In this region, Niagara Springs is the only WMA where pheasants will be released. When a pheasant is harvested on a WMA, the hunter must enter the month and date of harvest in the space provided and enter the location code (Niagara Springs WMA is code 09). Each $21.50 permit is valid for a total of six roosters; multiple permits may be purchased.

Chukar Hunters Urged To Catch The Drift

LEWISTON - With chukar hunting season already in progress, the Idaho Department of Fish and Game reminds hunters who hunt from boats that they need to follow regulations specific to the use of watercraft.

The use of watercraft to hunt birds, namely chukar and waterfowl, is popular in the Clearwater Region. Unfortunately, some hunters do not understand the restrictions involved.

According to Dave Cadwallader, Regional Conservation Officer in Lewiston, a boat is a motorized vehicle and shooting from one while still in progress is illegal. "Progress created by the motor needs to have ceased," he said. "Forward progress is not ceased until the boat is at a natural dead drift, moving at the same speed as the river current."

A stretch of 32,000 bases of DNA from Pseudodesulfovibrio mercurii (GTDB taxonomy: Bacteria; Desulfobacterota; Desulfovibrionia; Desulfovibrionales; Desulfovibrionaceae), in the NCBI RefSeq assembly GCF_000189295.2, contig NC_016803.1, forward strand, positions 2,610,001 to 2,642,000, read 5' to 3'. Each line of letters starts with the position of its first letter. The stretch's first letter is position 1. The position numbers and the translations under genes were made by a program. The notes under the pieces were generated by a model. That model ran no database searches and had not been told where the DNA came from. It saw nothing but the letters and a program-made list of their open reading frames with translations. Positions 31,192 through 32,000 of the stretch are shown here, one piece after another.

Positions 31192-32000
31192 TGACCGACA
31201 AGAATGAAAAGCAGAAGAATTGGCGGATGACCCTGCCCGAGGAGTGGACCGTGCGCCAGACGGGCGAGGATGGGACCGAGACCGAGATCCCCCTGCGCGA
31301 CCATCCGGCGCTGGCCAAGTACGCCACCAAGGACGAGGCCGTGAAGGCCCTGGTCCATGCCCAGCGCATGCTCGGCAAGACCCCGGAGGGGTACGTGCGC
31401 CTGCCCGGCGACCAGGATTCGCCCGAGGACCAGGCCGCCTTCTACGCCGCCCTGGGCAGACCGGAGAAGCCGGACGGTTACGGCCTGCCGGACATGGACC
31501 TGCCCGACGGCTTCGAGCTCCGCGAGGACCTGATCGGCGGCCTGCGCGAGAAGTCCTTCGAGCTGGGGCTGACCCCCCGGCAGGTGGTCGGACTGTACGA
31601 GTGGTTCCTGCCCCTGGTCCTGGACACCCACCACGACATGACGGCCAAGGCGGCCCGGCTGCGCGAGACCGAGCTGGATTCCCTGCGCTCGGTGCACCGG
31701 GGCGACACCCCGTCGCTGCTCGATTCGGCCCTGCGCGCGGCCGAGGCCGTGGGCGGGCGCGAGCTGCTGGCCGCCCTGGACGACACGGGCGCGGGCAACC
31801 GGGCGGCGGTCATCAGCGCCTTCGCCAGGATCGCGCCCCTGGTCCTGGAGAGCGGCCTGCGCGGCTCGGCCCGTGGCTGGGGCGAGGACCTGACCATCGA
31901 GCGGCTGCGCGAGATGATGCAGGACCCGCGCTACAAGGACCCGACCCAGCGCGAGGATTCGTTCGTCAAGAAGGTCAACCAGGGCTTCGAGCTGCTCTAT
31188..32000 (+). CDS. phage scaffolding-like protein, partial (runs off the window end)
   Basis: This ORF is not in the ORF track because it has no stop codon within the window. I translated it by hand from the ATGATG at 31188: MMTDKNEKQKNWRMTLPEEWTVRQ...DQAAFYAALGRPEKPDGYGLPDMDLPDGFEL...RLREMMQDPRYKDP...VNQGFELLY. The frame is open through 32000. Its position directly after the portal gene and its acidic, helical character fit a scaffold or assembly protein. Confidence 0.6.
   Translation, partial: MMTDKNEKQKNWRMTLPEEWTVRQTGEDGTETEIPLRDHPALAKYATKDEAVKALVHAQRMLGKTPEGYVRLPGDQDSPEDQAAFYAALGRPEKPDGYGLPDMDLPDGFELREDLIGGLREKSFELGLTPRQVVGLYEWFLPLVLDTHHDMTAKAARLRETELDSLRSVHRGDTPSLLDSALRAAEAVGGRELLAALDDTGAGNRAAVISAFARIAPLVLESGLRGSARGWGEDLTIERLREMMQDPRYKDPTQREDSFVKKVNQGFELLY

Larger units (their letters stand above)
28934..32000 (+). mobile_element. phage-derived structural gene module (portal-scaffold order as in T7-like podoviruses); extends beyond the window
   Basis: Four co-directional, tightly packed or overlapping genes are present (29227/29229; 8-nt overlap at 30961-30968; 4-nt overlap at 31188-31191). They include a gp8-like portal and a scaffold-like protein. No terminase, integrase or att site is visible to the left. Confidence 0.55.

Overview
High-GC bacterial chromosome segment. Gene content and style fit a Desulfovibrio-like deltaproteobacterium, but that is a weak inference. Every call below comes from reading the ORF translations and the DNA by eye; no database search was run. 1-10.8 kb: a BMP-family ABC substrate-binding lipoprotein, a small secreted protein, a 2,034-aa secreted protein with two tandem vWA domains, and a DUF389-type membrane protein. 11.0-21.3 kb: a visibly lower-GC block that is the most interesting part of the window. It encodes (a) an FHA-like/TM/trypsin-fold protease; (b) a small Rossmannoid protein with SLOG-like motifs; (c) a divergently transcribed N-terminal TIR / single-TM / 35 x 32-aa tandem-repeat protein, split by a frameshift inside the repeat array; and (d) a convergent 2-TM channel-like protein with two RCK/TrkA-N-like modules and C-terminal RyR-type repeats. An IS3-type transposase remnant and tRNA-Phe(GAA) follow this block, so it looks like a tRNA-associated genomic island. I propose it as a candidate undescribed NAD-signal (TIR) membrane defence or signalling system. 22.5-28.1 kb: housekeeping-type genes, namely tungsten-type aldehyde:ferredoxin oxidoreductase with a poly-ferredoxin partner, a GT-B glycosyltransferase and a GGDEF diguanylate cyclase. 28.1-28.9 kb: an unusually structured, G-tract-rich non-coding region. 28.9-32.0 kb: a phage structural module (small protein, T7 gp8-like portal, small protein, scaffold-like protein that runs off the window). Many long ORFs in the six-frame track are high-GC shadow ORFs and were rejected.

While this law has been effect for years, unfortunately, a few hunters still fire from boats still under power, or coasting rapidly just after shutting the motor off.

Recreationists Reminded Of Craig Mountain Motorized Restrictions

LEWISTON - The Idaho Department of Fish and Game reminds those planning on entering the Craig Mountain Wildlife Management Area south of Lewiston that motorized access of much of the area is restricted in order to reduce the spread of noxious weeds and to provide security to big game. However, non-motorized travel is permitted on all IDFG lands in this area.

The following roads through the area will remain open to motorized travel:

  • Eagle Creek to the Salmon River and downstream to Wapshilla Creek;
  • Black Pine road out Wapshilla Ridge to the posted gate;
  • The road beginning _ mile south of Robert Springs east of the Wapshilla Ridge Road east to China Saddle, except all spur roads off of this road are closed.

Motorized use of roads that are posted or behind locked gates is prohibited. All off-road motorized travel is also prohibited, even if not posted. Use of a motorized vehicle for the retrieval of game does not constitute an exception to these regulations. Citations will be issued to those not following the access regulations.